Asylum Archive book launch – Dublin, 12 Oct 6-8pm

clockAsylum Archive: an Archive of Asylum and Direct Provision in Ireland will be launched in Temple Bar Gallery and Studios on 12th October 6-8 pm. Download the invitation here.

 

The Asylum Archive website is an art, activist and academic online platform that examines the notion of Direct Provision Centres; the localities and sites where asylum seekers are being held while in the process of seeking a refugee status.

The new Asylum Archive book, a hardback including photographs, essays and a map of all present and past Direct Provision Centres in Ireland, is the continuation of Vukašin Nedeljkovic’s ongoing work highlighting the injustices, confinement and incarceration of asylum seekers in Ireland. It is a significant work, since there is very  little visual information about previous Irish Carceral sites including Magdalene Laundries, Industrial Schools, Mother and Baby Homes and Lunatic Asylums.

The book launch will comprise a short panel discussion with academics Anne Mulhall (UCD), Ronit Lentin (Trinity College) and Karen Till (Maynooth University) who wrote essays included in the book. The panel will be chaired by Lucky Khambule, a former asylum seeker and member of MASI – Movement of Asylum Seekers in Ireland.

All are welcome!

 

 

CFP – ‘Criminological Encounters’ – a new online journal – for papers bringing together geography and criminology

crim encountersCarceral geographers and others concerned with the spatiality of carceral formations may be interested to contribute to a second issue of Criminological Encounters, a new international, interdisciplinary, double blind peer-reviewed, digital, and open-access journal in the field of criminology, edited out of the Vrije Universiteit Brussels, Belgium, which aims to facilitate critical dialogues between criminology, and other disciplines.

The fundamental idea behind this journal is that of “encountering”. An “encounter” evokes the idea of solidary gatherings, moments to get together and build common projects as well as moments of confrontation. Such encounters include:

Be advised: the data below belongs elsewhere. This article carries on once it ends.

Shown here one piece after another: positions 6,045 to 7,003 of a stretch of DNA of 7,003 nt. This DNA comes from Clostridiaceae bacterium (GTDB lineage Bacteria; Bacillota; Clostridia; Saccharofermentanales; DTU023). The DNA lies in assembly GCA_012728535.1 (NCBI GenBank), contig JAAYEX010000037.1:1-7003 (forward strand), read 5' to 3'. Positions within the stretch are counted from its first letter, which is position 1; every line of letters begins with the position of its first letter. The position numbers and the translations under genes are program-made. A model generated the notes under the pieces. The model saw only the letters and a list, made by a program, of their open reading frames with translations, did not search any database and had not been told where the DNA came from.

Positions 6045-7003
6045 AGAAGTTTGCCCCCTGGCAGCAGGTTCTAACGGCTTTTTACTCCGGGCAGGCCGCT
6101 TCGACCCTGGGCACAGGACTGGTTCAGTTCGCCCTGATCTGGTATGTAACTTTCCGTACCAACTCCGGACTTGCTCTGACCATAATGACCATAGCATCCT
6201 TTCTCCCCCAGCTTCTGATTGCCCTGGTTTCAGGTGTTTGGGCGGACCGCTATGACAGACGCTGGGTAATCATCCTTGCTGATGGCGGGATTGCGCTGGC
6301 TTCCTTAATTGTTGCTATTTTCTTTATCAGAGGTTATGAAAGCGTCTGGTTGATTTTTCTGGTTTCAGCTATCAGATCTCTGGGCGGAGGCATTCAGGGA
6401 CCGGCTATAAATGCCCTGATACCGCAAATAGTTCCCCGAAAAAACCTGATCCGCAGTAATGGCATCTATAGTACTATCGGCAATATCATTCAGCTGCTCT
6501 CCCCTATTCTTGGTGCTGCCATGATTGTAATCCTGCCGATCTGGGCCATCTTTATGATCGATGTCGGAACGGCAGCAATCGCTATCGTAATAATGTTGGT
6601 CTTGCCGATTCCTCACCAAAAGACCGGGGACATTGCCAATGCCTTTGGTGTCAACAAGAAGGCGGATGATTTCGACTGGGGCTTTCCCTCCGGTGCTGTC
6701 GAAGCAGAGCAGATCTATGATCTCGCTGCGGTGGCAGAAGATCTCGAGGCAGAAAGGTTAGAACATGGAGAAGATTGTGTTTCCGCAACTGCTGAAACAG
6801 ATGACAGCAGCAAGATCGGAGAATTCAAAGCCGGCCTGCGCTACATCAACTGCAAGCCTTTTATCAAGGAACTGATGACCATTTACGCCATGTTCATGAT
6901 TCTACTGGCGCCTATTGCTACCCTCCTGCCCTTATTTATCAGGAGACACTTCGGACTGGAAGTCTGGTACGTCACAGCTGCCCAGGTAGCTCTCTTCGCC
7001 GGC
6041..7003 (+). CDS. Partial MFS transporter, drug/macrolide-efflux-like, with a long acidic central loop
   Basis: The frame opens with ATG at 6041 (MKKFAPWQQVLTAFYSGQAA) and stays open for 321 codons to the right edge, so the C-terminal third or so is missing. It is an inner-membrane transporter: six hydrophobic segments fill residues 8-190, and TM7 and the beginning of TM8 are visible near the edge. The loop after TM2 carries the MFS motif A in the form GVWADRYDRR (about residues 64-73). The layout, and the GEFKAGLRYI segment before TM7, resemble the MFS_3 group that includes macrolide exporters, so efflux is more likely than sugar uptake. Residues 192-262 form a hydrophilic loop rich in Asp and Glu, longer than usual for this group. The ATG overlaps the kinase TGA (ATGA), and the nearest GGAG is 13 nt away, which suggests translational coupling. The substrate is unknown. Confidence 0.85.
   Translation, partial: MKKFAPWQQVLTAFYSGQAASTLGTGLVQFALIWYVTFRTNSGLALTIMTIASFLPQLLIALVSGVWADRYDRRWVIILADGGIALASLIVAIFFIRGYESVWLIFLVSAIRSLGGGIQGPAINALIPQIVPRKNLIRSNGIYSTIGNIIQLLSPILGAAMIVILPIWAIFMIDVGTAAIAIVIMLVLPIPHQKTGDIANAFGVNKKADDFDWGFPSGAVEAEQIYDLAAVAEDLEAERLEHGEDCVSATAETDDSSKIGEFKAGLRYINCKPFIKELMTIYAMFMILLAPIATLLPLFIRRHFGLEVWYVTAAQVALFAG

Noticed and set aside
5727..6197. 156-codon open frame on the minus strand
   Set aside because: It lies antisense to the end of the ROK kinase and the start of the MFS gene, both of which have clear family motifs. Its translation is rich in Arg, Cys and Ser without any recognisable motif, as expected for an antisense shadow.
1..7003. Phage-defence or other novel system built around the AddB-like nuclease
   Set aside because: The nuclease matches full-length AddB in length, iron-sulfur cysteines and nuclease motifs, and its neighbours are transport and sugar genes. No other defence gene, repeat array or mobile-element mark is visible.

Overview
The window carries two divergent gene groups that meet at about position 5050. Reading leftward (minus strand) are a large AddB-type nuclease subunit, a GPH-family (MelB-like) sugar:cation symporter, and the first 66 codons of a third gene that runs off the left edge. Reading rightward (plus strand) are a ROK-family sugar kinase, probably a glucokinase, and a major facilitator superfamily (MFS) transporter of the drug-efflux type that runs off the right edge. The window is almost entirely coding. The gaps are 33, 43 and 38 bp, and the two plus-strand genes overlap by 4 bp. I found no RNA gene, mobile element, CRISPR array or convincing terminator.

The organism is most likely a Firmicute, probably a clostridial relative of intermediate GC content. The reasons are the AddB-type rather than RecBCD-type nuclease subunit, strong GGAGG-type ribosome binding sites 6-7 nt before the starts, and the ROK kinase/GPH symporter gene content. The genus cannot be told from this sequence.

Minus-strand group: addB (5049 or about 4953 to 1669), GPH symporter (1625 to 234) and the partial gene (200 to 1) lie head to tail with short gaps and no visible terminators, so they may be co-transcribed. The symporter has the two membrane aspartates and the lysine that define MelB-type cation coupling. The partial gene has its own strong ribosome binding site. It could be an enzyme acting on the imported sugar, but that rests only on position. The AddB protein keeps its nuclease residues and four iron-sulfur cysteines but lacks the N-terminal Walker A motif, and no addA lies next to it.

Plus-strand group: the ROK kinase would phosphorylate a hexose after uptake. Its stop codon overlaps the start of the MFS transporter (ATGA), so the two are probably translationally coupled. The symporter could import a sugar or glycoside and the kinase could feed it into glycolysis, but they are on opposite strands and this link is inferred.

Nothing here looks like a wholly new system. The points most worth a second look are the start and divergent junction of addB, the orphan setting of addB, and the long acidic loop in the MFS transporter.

• Dialogues between criminology and other disciplines;
  • Dialogues between criminology scholars and practitioners;

Encounters between research methods, theories or between different schools of thought: e.g. qualitative/quantitative approaches; critical/positivistic criminology; American/European criminology; criminology from the “Global South” and from the “Global North”.

The journal can be accessed here.

The inaugural issue of the journal is online, with papers on “Hobocops”: Undercover Policing’s Deceptive Encounters by J. Monaghan and K. Walby; Whose Knowledges? Moving Beyond Damage-Centred Research in Studies of Women in Street-Based Sex Work by C. Shdaimah and C.S. Leon; Understanding Fear and Unease in Open Domains: Toward a Typology for Deviant Behaviour in Public Space by S.F. Meyer; Access Denied: Studying Up in the Criminological Encounter by J.C. Oleson; Stabbing to Get to Prison: Biography as an Encounter with the Criminal Mind by F. van Gemert; a Book Review: Kerman, P. (2010). Orange is the New Black: My Year in a Women’s Prison. New York: Spiegel & Grau by A. Nuytiens and A. Vanhouche; and an Interview: The Encounters of… Sonja Snacken. Back and Forth: From Activism to (Social) Science, From Law to Criminology interviewed by S. De Ridder

Authors are invited to submit articles, and submissions received before December 15th 2018 will be considered for the second issue of the journal.